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Mechanical Disc vs Rim Brakes

Old 11-20-19, 12:01 PM
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smurfy
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Mechanical Disc vs Rim Brakes

I'm building up a new hybrid/comfort frame as a flat-bar "performance gravel" bike which will admittedly not see actual gravel (unless I travel to a far-away venue) but it's for the hilly area and bad roads here in SW Ohio. I have the frame and a few bits for it but that's it. As being "old-school" the purpose if this project is to educate myself in newer stuff like disc brakes, tubeless tires, etc.

Anyway I want to get a disc brake fork for it and run a front disc brake setup but my question is will a mechanical disc brake be good enough and still better than a rim brake? I'm looking at just getting an Avid mech. disc and I'm sure hydralic would be better but is that more expensive? I'm trying to work on a strict budget as not to raise the ire of my significant other. I'm also looking for simplicity and not getting things too complicated to install and maintain.

Sorry I know this is a dumb question and this subject has probably been beaten to death but I know nothing about bicycle disc brakes except what I briefly read about here on BF and other places (after a long absence from BF). My only experience with disc brakes is when I rode a high-end Litespeed in the parking lot back in the nineties when I was a shop rat and a Surly Karate Monkey in the early-2,000s but that was just around the block.
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Old 11-20-19, 12:20 PM
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MTB hydro brakes are dirt cheap nowdays so there is no need to go mech disc. Grab yourself a pair of old deore brakes.

https://www.jensonusa.com/Shimano-BR-MT201-Disc-Brake

$40 for some reliable bombproof shimano brakes.

Last edited by gus6464; 11-20-19 at 12:25 PM.
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Old 11-20-19, 12:56 PM
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FWIW..growing up with coaster and rim brakes causes me to be pleased with my mech brakes. Hydro is better but I don't need "better".
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Old 11-20-19, 01:48 PM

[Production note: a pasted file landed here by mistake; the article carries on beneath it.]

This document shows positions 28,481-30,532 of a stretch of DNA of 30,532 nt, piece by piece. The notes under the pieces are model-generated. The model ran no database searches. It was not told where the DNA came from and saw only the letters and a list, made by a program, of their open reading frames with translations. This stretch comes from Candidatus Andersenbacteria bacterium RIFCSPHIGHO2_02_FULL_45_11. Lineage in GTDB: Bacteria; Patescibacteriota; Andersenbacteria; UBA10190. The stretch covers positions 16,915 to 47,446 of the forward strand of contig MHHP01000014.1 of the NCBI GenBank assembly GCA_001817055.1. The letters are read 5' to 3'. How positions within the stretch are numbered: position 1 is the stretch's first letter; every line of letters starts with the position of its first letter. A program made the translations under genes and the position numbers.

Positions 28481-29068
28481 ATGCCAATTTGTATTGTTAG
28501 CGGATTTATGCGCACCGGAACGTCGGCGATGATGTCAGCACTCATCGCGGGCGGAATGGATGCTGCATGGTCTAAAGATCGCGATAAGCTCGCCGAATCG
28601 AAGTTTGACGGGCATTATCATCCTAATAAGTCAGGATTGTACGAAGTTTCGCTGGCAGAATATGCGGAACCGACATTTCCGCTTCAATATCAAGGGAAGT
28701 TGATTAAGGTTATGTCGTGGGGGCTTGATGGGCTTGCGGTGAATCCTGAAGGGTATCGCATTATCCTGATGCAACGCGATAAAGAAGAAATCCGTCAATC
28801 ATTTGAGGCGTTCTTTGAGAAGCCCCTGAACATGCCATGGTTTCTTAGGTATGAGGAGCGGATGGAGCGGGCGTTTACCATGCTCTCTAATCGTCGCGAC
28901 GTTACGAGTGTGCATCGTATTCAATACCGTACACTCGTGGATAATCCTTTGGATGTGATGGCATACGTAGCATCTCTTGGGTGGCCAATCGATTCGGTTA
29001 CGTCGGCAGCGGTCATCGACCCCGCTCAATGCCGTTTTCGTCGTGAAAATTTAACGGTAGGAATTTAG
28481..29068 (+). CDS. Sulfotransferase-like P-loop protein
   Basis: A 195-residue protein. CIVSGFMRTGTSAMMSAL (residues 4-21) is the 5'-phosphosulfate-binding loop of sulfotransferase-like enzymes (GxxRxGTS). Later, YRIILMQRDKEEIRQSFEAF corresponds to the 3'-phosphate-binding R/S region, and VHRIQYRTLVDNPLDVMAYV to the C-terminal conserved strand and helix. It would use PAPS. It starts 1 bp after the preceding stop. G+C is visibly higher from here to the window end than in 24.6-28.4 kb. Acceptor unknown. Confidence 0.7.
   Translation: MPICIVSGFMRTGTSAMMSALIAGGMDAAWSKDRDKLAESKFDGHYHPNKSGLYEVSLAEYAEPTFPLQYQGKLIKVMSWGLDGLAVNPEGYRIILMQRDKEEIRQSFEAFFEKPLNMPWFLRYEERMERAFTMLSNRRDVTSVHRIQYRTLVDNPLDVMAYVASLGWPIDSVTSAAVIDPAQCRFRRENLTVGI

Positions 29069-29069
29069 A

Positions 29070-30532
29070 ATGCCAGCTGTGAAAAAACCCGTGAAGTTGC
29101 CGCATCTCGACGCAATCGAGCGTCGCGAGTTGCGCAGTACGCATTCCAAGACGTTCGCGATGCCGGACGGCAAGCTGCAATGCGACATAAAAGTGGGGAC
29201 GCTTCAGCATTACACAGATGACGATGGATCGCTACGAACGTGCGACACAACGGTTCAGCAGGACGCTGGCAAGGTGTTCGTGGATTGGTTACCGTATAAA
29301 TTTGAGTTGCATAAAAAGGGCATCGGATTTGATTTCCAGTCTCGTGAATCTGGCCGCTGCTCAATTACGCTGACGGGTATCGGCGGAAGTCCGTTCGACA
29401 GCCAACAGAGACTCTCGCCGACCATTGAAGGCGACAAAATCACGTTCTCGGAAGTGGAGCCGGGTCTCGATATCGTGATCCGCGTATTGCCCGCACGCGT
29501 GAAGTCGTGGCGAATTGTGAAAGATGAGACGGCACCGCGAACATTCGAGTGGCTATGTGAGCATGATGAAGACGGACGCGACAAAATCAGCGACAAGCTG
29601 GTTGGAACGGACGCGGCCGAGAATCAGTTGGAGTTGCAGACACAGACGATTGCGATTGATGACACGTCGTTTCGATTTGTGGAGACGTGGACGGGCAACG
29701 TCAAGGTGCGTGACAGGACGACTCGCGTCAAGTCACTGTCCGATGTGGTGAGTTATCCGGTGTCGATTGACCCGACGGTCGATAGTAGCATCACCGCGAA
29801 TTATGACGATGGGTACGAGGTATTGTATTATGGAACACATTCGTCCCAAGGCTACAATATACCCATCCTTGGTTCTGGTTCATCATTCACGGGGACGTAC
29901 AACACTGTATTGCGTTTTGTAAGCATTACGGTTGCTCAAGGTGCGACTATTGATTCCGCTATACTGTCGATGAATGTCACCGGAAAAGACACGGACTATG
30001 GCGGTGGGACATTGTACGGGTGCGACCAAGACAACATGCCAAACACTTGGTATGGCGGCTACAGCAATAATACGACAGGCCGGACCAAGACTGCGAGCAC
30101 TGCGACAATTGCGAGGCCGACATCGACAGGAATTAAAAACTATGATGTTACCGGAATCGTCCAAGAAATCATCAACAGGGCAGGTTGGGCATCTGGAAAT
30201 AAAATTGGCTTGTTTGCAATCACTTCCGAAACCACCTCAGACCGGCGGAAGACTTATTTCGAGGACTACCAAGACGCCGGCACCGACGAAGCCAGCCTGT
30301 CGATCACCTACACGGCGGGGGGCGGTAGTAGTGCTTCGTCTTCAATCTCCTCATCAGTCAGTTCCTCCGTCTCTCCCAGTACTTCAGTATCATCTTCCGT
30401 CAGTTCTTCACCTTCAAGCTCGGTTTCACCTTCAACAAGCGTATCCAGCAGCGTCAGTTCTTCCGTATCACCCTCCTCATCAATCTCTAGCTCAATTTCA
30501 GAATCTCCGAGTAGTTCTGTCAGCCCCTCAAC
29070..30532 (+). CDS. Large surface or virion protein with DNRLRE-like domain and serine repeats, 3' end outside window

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For every day road use any rim brake can stop well enough.

Possibly the 2 best reasons for any disc would be 1) Wet roads and 2) Easier to use big tires.

Mechanical disc might be marginally easier to install compared to hydraulic if you've never dealt with fluids, bleeding, etc.... Hydraulic is easy enough once you've watched a few YouTubes and by the tools and kit.

Mechanical would be a better choice over V or canti brakes, if you desire tire clearance, as they are easier to get to work with a variety of shifting systems.
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Old 11-20-19, 02:35 PM
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Shimano brakes are the easiest to install. Can be done with simple tools and all you need is the dirt cheap funnel which is 3 bucks and some hydro juice. I've installed them and shortened the lines without needing a bleed after as well. SRAM is really the only one where a bleed is required when shortening the line.
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Old 11-20-19, 02:38 PM
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Hydraulic at least in this case is actually easier to install than mechanical. He is only doing the front and they come pre-bled so all he has to do is install them and live with the hose being a bit long.
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Old 11-20-19, 03:04 PM
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Does the frame have tabs for disc brakes in the rear? You make it sound like this would be a disc front and rim brake rear bike with the new fork allowing disc brakes on the front.
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Old 11-20-19, 03:22 PM
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Originally Posted by smurfy View Post
I'm trying to work on a strict budget as not to raise the ire of my significant other. I'm also looking for simplicity and not getting things too complicated to install and maintain.
Drop a looking to buy post on the facebook market page "Cincinnati Bike Market", someone might have an old hydraulic take off brake just sitting around.
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Old 11-20-19, 04:03 PM
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Originally Posted by jeffreythree View Post
Does the frame have tabs for disc brakes in the rear? You make it sound like this would be a disc front and rim brake rear bike with the new fork allowing disc brakes on the front.